Games. Culture.

GUEST: Alex O’Neill’s Top Ten Games of 2016

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Alex O’Neill is the criminal mastermind behind a rugged group of misfits that call themselves “Irrational Passions“. They are analogous to The Saviors from The Walking Dead which would then make Alex their Negan? Just check out their website.

Full Disclosure:

For folks who don’t know: hi! I’m Alex O’Neill. From IrrationalPassions.com. I’m a writer and such. These are my top 10 games of 2016, as of right now, which will probably (definitely) change. In fact, I can guarantee that they’ll change because IP doesn’t do game of the year until January.

So.

Uhh.

Until then, these are my 10 favorite games I’ve played in 2016, in absolutely no particular order. Enjoy!

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Quick honorable mentions: Gears of War 4, XCOM 2, Fire Emblem Fates, Stardew Valley, Inside

Final Fantasy XV

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The first that comes to mind. Only 30 or so hours in (and I say ‘only’, am I right?) and I absolutely adore just about everything about it. I know some folks have issue with how the story plays out, but I really don’t. The world, the story, and especially the characters: it’s all that Japanese level of trite-meets-engaging, of bullshit-meets-sincerity, and it’s exactly up my alley.

In a weird way, FFXV reminds me a lot of Persona 4, in its specific focus on character. In fact, the game doesn’t even really pretend anything in that world matters more, at the end of the day, than character. It is always setting out to engage you with its four protagonists, and it does so incredibly well. From subtle movements and animations to nights spent engaged in rooftop conversations, connecting your Princely character to his three bodyguards, is absolutely what XV is all about, and I think it succeeds in just about every way.

Outside of that, it creates a fun and lived-in feeling world that feels… real. Sure, you have to drive everywhere to do everything and anything, but it goes a long way to proportioning out the world into some level of realism. It doesn’t feel too dense or not dense enough at any point. It just feels like a place.

Running around, killing monsters; it’s all fun. It’s all this weird combination of what I expected, and what I didn’t, and though it may not be perfect, it’s exactly what I wanted, that I didn’t even know I wanted.

Titanfall 2

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Honestly, I didn’t expect to even play this game this year. I was on a tight budget around release, and I assumed I wouldn’t have time to get to it. Hey, I loved Titanfall, and it was the reason I bought an Xbox One. No regrets. But I didn’t think I had room for another multiplayer shooter this year. And really, I didn’t. It was the campaign I had room for.

Titanfall 2’s campaign alone makes it a proud member of my favorite games from this past year. It’s incredible. Absolutely excellent, and my favorite of “this kind of shooter” campaign since maybe Black Ops 2 or Call of Duty 4.

It’s paced beautifully, introducing something new on a near constant basis, and in a Nintendo-like way, fully evolves a concept before discarding it completely and moving onto something newer and almost always cooler. It’s a concept you see applied to platformers and shooters of the caliber of Valve, but never in a fast paced shooter in the family of Call of Duty.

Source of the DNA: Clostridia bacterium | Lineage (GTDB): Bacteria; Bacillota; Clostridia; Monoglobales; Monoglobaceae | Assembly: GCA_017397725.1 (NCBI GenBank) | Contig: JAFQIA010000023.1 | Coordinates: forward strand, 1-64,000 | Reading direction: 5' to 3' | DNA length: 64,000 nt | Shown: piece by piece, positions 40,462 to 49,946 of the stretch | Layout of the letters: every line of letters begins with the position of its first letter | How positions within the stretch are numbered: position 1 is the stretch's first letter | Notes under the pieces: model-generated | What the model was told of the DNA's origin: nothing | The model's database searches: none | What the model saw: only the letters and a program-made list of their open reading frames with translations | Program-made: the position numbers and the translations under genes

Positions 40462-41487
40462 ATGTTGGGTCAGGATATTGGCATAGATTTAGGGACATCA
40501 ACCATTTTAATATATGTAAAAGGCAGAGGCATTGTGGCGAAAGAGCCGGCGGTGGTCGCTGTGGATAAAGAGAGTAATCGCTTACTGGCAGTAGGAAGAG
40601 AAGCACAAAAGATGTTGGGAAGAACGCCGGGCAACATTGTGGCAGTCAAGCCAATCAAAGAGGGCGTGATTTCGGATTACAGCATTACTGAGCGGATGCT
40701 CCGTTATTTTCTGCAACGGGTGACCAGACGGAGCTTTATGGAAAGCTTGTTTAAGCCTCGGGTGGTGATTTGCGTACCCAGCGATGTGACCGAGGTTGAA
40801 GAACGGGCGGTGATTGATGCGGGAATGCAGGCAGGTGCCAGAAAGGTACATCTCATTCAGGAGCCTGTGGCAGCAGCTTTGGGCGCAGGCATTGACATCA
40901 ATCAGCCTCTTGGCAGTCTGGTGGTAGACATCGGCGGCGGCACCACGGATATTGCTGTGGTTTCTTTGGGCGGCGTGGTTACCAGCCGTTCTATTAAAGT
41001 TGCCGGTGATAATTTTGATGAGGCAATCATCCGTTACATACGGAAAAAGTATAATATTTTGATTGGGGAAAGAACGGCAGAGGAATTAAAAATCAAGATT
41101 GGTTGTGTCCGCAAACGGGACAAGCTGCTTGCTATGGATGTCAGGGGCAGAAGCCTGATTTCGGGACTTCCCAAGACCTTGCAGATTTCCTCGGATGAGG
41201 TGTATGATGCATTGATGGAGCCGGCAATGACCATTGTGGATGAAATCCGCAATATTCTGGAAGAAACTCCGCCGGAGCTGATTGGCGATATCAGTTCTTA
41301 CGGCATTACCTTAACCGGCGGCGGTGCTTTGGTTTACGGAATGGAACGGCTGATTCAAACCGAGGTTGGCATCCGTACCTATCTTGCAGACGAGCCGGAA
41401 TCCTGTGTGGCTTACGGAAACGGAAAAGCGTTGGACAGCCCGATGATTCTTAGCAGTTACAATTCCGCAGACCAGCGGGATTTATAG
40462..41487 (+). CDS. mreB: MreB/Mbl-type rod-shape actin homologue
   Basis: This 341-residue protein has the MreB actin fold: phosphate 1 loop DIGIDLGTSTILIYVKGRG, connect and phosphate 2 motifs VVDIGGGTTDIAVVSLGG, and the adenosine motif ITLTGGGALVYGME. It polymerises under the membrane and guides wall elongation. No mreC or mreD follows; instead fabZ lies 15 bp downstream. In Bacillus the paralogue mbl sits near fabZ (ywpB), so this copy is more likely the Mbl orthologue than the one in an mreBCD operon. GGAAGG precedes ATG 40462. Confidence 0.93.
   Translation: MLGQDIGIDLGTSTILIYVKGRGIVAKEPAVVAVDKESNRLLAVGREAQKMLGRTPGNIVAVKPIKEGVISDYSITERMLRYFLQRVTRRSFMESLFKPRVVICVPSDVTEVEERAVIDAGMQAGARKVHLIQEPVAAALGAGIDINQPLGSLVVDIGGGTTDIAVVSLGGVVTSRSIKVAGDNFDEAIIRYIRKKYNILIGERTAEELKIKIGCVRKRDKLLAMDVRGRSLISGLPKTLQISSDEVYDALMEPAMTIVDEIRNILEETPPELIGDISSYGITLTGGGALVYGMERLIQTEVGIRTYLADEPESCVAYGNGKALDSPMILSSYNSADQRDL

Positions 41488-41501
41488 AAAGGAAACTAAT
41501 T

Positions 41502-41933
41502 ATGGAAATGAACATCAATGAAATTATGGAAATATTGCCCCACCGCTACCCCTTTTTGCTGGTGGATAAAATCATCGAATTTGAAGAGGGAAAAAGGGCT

Oh, and to boot, just insult to badassery, the multiplayer is also fantastic. Titans feel bigger, stronger, and in the two year absence of Titanfall’s multiplayer in my life, I forgot how much of a personal event it is when you drop your Titan into combat. It’s awesome, and there still isn’t anything even near the level of it in any other multiplayer shooter.

Overwatch

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On the topic of multiplayer shooters: holy shit you guys. Overwatch.

This is easily the game I’ve played the most of this year. I never thought I’d love a straight multiplayer game like this ever again. Yet with almost 200 hours of playtime in 2016 alone, I’m still jumping into holiday events and competitive modes in Overwatch.

From the support Blizzard has shown the title over the course of the year, to the absolute perfection of how it feels, to playing with friends, to the diversity of playstyles, Overwatch just seems unfair in almost every aspect. It’s a Blizzard game. It’s so cool for that, because it’s so different and so approachable in a way that you rarely see from that company, especially in a genre they’ve never produced a game for before.

The moments I’ve had in Overwatch just speak for themselves. From dealing 20,000+ damage in a single match as Junkrat, carrying my team as Zenyatta or Mercy, or even just tackling insurmountable odds with a team of friends in PSN chat, Overwatch is an event every time I play. I love it. It’s beautiful, unique, and such a breath of fresh air in a genre that I never thought I’d care about. Ever.

Firewatch

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Firewatch gets a bad rap. Maybe rightfully so. I played it so long ago, in such a vacuum pre-release. It’s weird to think about just how beautiful this game is now. I still think about it some nights, lost in thought about all the feelings it inserted so unceremoniously into my brain.

Firewatch, for me, delivers the very real ‘between-places-of-your-life’ sensation, of distress, confusion, and actual genuine frustration. It hurts, in a way that I think lasts with the play. But it’s also fun, and carefree, and exhilarating, and has you over thinking everything around you, just like some of the weirdest and most transitory periods of life.

Henry and Delilah are so genuine, so real, and so, so, so well written that I just can’t help but picture them so clearly in my head, in a way that’s so difficult to even imagine, for specific reasons I won’t get to for sake of spoilers.

Firewatch sticks with me in a very personal way, and I think it still stands out as one of the most unique approaches to storytelling we’ve seen in games.

Dishonored 2

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Dishonored was a really special game. Not just because it brought back that Deus Ex-style game in a very Bioshock/fantastical way, but because it was designed so brilliantly. I was a big critic of the original, only because I knew it could be better. Then it was better with the DLC which had you playing a very different character.

And then, they one-upped it again with Dishonored 2.

What was secret and subtle in the original is suddenly taken for granted in this sequel, but that’s only to make room for all the new cool secrets that Dishonored 2 lays out in front of the player. All that, coupled with quite literally the best first person level design I have ever seen in a video game, in a year with some of the best first person level design pretty much ever, that’s super high praise.